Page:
The equity held in your property can be a powerful tool for wealth creation. Used properly, this equity can secure the finance needed to achieve your property investment goals.
Put simply, if your property has increased in value, the amount of equity held in that property will have gone up too. You can access that increased equity, which can then be used to meet the deposit and costs on another property purchase.
To work out how much equity you have in your property, you’ll need to subtract any debt remaining on your mortgage from the property’s overall value. So, if your property is worth $500,000, and you have $300,000 left on your mortgage, then your equity is $200,000.
Your property’s equity will increase both as you pay off your mortgage and as the property’s value increases. So, if your $500,000 property increases in value by 10% over 12 months that’s an extra $50,000 in equity. Add to this any deduction to the mortgage gained through repayments, and your equity has significantly increased over the year.
Once your property has increased in value, whether that be through capital growth, renovation, or diligently paying off your mortgage, it is possible to use the increased equity as to secure further lending.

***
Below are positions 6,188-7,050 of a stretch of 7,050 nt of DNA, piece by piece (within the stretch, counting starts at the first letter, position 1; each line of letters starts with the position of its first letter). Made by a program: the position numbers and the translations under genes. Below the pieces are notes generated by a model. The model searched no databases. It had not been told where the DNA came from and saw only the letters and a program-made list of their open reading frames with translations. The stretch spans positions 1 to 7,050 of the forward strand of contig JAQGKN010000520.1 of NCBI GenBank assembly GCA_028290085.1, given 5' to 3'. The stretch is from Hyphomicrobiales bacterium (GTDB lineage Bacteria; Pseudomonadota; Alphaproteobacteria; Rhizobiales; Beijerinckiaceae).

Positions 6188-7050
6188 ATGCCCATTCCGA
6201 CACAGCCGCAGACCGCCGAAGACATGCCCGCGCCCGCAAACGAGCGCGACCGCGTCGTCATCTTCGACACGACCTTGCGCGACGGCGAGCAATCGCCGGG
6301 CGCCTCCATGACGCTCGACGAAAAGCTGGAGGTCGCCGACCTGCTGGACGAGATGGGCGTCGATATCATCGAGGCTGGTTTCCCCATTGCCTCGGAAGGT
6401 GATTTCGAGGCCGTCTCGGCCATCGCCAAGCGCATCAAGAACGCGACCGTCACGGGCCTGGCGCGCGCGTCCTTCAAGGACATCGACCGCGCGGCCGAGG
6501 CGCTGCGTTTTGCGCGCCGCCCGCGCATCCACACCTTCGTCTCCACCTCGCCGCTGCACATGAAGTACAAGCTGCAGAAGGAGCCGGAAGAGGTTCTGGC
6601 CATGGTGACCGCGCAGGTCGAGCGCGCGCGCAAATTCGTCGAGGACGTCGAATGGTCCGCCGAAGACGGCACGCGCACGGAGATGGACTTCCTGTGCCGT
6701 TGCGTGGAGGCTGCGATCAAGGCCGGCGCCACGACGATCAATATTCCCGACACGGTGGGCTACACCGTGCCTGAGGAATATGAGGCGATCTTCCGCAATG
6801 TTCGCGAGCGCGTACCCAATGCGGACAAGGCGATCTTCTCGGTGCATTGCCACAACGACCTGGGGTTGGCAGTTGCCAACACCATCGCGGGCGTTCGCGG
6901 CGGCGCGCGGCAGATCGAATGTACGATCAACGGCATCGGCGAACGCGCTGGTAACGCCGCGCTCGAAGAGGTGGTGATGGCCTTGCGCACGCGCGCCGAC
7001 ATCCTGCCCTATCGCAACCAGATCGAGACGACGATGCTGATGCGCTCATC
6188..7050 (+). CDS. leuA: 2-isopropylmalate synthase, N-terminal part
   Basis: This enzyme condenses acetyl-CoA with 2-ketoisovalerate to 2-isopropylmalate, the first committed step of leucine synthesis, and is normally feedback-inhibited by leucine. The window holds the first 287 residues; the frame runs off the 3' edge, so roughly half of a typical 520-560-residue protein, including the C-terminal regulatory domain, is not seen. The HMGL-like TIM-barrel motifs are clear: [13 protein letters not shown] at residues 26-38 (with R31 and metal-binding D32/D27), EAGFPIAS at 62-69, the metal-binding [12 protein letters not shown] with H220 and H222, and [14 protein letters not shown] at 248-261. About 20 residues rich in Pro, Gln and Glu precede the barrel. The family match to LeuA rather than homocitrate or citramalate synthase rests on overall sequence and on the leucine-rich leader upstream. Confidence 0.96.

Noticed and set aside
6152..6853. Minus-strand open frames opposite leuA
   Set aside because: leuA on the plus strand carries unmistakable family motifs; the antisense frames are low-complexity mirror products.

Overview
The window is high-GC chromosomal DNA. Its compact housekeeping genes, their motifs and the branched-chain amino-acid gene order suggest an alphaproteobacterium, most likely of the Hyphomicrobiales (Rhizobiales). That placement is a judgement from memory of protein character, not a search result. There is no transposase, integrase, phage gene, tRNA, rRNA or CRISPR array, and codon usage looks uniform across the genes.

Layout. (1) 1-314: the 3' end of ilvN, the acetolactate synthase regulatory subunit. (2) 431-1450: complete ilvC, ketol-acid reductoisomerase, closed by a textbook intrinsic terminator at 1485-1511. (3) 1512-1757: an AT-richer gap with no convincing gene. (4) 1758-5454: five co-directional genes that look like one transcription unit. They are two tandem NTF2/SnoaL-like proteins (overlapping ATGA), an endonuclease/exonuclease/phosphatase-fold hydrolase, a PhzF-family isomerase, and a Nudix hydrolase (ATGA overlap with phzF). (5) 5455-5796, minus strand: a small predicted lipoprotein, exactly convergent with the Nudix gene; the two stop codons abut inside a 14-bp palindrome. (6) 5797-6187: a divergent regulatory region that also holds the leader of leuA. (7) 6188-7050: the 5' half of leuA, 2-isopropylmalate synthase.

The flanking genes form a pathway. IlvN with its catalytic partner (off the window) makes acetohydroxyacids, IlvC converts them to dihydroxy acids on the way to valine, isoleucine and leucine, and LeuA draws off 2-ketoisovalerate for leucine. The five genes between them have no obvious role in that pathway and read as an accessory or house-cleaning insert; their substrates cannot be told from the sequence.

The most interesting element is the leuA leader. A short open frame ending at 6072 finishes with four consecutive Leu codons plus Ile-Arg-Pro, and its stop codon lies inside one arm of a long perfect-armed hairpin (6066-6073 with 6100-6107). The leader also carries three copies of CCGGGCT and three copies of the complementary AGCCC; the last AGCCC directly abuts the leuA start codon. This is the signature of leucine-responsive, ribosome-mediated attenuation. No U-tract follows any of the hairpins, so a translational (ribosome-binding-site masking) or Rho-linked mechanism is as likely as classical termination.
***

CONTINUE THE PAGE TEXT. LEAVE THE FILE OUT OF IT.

The bank will calculate a loan to value ratio so that they can keep back some equity as security. If you have a property the bank is comfortable with, then they may release 80% of the property value.
In the example above, if you have a $500,000 property and you have a debt of $300,000, the Bank may lend 80% against the property value ($400,000), deduct the existing loan ($300,000) and then you can take the usable equity of $100,000 to pay the deposit and costs for another investment property.
There can be a range of benefits and risks in releasing the equity in your home and using it for investment―you could
- have an opportunity to build wealth more quickly
- benefit from gearing (and use any savings to pay off your home loan or other non- tax deductible debt
- The main risk is that you are borrowing the whole purchase price and purchase costs – higher borrowing means higher loan interest costs.
- borrowing against the value of your home—which is how you access your equity—may enable you to buy an investment sooner than if you had to save the money. What’s more, owning an investment gives you the opportunity to generate an extra source of income down the track. And a strategy like debt recycling can help you pay off your home loan sooner using the income from your investments.